I’ve already shared with you my hopes for a better world. But I have also been thinking about how the coronavirus is affecting/will affect all kinds of industries. At the moment we have no idea how much longer this crisis will last and we don’t know when the extreme measures governments have taken will end. While I hope this will all be over soon, the reality is, we could be looking at months. This means we need to adapt, especially businesses. I’ve been ruminating on how things are going to change over the past couple of weeks so I wanted to list out some of my predictions, in no particular order.
1) We will do everything online
Yes I know, online shopping is a big thing and we are all addicted to our phones and we’ve already got e-banking, e-learning and e-everything. But believe it or not, we actually still do most things offline. As of 2019, only 13.76% of all shopping sales were done online. This will change drastically. We are creatures of habit and thanks to the coronavirus, we now have months on end of having to do almost everything online. Why would we go back? Some of us will. Many won’t. Fitness, shopping, working, learning, conferencing, sourcing, teaching, recruiting, interviewing, property viewing, attending concerts – we can do all this online. And we will.
2) All businesses will transition to offering e-solutions
Everything is going to be offered online, and I mean everything. Businesses that previously only offered in-person services and/or physical options will either create virtual offerings or they will transition online completely. Telemedicine, aka virtual doctor consultations, will become commonplace for example. Looking for a new home? You will be apartment hunting online. If you thought you did most things online before, just wait for what’s to come.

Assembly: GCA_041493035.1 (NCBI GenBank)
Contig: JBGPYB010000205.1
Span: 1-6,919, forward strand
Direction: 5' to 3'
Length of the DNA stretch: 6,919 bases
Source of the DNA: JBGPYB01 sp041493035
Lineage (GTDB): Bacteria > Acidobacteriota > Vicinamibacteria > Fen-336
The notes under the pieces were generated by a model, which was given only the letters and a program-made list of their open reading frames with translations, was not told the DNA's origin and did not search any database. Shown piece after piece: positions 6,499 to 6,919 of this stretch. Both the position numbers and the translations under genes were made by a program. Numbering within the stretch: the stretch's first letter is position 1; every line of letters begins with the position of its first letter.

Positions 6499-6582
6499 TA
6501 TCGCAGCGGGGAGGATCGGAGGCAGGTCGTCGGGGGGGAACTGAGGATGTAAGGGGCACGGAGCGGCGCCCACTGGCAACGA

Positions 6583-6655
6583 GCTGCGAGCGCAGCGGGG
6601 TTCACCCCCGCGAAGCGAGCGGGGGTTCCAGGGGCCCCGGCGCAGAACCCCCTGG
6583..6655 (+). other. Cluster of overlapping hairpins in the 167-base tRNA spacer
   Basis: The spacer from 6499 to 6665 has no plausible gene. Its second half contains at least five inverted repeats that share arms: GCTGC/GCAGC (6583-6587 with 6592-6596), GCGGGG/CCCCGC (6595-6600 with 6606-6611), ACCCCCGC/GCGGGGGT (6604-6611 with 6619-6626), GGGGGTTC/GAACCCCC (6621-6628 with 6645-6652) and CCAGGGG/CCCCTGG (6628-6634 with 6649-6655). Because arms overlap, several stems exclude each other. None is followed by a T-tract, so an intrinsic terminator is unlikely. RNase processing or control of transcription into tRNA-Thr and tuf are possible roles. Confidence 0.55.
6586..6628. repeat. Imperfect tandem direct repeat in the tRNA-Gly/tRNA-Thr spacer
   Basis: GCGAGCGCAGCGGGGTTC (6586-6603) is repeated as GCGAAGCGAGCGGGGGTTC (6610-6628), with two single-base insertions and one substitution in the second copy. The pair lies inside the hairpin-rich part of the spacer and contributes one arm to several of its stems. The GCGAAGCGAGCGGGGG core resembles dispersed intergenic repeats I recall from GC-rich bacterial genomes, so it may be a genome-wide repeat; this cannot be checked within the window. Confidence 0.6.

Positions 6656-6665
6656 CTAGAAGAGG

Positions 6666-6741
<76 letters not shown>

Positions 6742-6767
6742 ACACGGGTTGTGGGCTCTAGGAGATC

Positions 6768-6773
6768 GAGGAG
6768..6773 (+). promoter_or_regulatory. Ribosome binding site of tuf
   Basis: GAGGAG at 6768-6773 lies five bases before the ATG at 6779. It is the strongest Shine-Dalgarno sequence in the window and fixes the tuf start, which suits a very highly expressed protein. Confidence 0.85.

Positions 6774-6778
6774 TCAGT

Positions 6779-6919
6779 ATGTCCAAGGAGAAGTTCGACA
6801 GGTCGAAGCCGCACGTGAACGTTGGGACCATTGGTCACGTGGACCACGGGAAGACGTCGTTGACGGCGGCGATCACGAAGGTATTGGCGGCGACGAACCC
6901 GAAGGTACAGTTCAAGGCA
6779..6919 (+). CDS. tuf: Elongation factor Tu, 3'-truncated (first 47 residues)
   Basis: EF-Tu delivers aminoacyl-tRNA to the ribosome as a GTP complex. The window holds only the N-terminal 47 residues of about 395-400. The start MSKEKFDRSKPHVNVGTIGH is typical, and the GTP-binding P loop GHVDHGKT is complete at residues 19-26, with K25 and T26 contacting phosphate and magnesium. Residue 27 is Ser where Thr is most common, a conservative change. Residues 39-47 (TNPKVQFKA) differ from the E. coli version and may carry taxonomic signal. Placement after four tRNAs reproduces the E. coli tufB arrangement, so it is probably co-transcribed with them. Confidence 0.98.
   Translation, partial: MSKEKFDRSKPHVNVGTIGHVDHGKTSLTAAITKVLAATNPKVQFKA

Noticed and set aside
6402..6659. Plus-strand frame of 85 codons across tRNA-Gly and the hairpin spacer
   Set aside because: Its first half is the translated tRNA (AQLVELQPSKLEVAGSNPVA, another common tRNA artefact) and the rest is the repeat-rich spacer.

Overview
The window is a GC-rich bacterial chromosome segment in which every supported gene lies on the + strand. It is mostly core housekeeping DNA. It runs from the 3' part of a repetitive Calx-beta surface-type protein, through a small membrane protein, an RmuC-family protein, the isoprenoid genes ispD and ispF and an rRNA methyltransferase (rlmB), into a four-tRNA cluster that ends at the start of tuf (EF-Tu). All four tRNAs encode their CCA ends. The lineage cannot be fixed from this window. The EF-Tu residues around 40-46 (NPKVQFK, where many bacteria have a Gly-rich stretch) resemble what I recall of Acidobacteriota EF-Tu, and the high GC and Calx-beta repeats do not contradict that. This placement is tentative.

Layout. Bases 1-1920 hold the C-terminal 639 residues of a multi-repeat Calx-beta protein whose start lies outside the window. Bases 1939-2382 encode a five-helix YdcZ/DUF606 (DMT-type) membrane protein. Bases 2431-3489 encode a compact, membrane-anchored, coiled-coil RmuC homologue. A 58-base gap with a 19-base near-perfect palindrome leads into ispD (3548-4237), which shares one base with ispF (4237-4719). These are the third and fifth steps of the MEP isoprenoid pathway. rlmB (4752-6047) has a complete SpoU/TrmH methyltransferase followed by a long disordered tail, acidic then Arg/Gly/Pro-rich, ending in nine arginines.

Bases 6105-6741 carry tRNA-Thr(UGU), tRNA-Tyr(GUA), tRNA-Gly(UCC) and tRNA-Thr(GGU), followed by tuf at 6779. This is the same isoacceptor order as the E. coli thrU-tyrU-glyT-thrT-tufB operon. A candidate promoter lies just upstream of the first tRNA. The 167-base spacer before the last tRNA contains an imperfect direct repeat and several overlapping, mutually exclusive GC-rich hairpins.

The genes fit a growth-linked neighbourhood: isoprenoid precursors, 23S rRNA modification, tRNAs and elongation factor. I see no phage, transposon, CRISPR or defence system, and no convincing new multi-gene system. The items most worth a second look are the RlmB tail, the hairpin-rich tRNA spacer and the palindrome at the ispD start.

3) The restaurant business will completely change
While the F&B industry has always weathered market ups and downs, the coronavirus is a heretofore unrivalled disruption to their way of doing business. No one could have predicted a world where billions of people are no longer able to go to restaurants by government order. Or that serving your customers puts your servers and staff at serious risk for their health. Nimble/innovative operators across the world have already pivoted by introducing takeout menus, frozen ready-meals, prepped food boxes, selling groceries, introducing snacks and condiments, collaborations with other restaurants (e.g. discounts if you dine with all participating eateries), offering online cooking classes, I fully believe that this will not stop post-corona. Restaurants will do everything they can to majorly diversify their revenue streams from now on, so that should this ever happen again, they will be prepared.
4) All businesses now need a content strategy
Content is king, or as I prefer to say, content is queen. When your customers are stuck at home and not able to use your services/visit your establishments/interact with you physically, you need to be able to offer them engaging content so they stay connected to your brand. So many companies are finding out how important this is right now. Doesn’t matter if you are recruiter or you make industrial parts, you need to offer your audience (clients/customers) content that matters to them, be that videos, articles, guides, industry news or resources.
5) Expect AR to flourish